In LLVM official docs, there're some parts mentioning this:
This hasn’t always been forcefully disallowed, though it’s not recommended. It leads to awkward special cases in the optimizers, and fundamental inconsistency in the IR. In the future, it will probably be outright disallowed.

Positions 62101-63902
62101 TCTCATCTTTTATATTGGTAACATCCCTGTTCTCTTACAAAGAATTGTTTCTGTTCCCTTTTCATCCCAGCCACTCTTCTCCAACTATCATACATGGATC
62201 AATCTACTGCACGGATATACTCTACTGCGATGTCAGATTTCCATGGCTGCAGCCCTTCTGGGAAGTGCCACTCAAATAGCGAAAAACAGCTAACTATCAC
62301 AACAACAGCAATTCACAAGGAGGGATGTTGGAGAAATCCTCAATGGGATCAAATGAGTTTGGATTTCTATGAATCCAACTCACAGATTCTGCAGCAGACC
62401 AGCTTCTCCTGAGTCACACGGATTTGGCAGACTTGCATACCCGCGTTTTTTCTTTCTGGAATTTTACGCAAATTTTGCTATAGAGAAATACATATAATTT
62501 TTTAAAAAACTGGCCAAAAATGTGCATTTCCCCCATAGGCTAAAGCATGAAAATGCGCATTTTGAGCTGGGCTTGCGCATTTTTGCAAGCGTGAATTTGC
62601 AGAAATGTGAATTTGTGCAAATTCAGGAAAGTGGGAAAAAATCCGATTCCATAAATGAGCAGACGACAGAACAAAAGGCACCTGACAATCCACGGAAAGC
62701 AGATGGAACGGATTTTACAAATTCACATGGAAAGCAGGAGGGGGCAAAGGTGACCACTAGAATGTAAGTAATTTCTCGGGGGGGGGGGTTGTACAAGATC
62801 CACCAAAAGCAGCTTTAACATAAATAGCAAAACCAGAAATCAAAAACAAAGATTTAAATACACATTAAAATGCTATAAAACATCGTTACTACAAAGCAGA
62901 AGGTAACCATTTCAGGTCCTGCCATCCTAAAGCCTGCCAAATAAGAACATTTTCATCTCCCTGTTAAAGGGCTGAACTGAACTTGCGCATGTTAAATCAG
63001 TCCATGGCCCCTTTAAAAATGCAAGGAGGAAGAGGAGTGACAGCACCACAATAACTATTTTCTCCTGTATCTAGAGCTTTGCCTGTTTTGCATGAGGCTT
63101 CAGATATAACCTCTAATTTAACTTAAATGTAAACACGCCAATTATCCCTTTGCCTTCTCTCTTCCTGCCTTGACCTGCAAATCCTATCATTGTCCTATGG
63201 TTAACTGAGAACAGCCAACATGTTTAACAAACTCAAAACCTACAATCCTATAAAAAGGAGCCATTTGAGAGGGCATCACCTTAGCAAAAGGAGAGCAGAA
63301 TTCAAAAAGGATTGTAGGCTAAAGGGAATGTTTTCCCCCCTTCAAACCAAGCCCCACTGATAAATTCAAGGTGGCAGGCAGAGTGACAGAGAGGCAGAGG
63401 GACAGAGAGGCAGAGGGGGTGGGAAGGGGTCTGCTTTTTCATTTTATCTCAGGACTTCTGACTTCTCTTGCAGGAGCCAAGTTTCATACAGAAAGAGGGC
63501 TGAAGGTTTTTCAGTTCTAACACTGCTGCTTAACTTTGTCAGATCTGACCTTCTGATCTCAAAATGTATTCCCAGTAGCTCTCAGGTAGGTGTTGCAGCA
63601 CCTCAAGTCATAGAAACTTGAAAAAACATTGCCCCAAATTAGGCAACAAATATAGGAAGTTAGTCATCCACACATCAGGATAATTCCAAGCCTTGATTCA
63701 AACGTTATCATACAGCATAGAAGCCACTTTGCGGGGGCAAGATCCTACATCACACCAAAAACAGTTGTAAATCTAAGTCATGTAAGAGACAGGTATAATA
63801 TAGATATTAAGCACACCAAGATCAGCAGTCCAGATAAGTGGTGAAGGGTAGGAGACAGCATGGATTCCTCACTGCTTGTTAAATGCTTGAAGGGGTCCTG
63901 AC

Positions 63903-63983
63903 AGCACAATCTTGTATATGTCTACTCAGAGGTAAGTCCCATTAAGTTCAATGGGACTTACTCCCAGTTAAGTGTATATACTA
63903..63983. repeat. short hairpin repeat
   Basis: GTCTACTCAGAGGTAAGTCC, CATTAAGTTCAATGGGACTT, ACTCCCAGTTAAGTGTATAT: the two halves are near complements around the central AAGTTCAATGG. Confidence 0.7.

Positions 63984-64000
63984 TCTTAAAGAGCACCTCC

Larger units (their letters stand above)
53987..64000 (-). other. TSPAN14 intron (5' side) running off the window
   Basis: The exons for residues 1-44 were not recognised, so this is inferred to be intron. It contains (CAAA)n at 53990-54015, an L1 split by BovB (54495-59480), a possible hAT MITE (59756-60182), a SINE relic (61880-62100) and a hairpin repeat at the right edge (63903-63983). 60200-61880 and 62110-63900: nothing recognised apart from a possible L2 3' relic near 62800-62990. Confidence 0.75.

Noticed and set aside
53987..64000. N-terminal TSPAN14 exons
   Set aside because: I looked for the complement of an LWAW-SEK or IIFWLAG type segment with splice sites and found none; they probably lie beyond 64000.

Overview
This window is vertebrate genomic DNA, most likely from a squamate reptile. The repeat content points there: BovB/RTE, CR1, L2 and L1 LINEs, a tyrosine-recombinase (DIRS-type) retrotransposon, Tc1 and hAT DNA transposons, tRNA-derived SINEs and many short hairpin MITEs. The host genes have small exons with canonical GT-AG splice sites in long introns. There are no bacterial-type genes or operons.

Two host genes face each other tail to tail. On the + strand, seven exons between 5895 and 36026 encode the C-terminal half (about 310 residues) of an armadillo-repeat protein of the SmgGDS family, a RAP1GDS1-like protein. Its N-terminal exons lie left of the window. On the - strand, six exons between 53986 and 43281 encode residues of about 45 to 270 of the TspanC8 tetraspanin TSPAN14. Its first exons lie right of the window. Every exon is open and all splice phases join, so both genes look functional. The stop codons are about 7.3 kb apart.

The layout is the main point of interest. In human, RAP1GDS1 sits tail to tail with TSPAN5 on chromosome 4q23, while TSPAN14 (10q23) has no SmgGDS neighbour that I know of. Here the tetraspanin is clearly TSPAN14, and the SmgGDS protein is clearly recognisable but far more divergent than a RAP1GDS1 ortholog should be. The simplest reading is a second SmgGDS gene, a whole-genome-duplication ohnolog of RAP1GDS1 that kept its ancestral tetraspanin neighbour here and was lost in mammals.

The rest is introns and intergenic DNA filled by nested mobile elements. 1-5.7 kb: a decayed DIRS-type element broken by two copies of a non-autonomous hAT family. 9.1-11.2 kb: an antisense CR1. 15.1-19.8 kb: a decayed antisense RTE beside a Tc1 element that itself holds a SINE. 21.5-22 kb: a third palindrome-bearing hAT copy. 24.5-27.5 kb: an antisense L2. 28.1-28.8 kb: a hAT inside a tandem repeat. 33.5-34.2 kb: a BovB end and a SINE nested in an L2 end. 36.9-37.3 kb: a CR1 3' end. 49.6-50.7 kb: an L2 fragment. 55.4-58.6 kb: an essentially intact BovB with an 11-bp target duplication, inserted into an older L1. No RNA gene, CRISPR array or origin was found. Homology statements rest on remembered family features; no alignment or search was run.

LLVM IR has first class vector types. In LLVM IR, the zero’th element of a vector resides at the lowest memory address. The optimizer relies on this property in certain areas, for example when concatenating vectors together. The intention is for arrays and vectors to have identical memory layouts - `[4 x i8]` and `<4 x i8>` should be represented the same in memory. Without this property there would be many special cases that the optimizer would have to cleverly handle.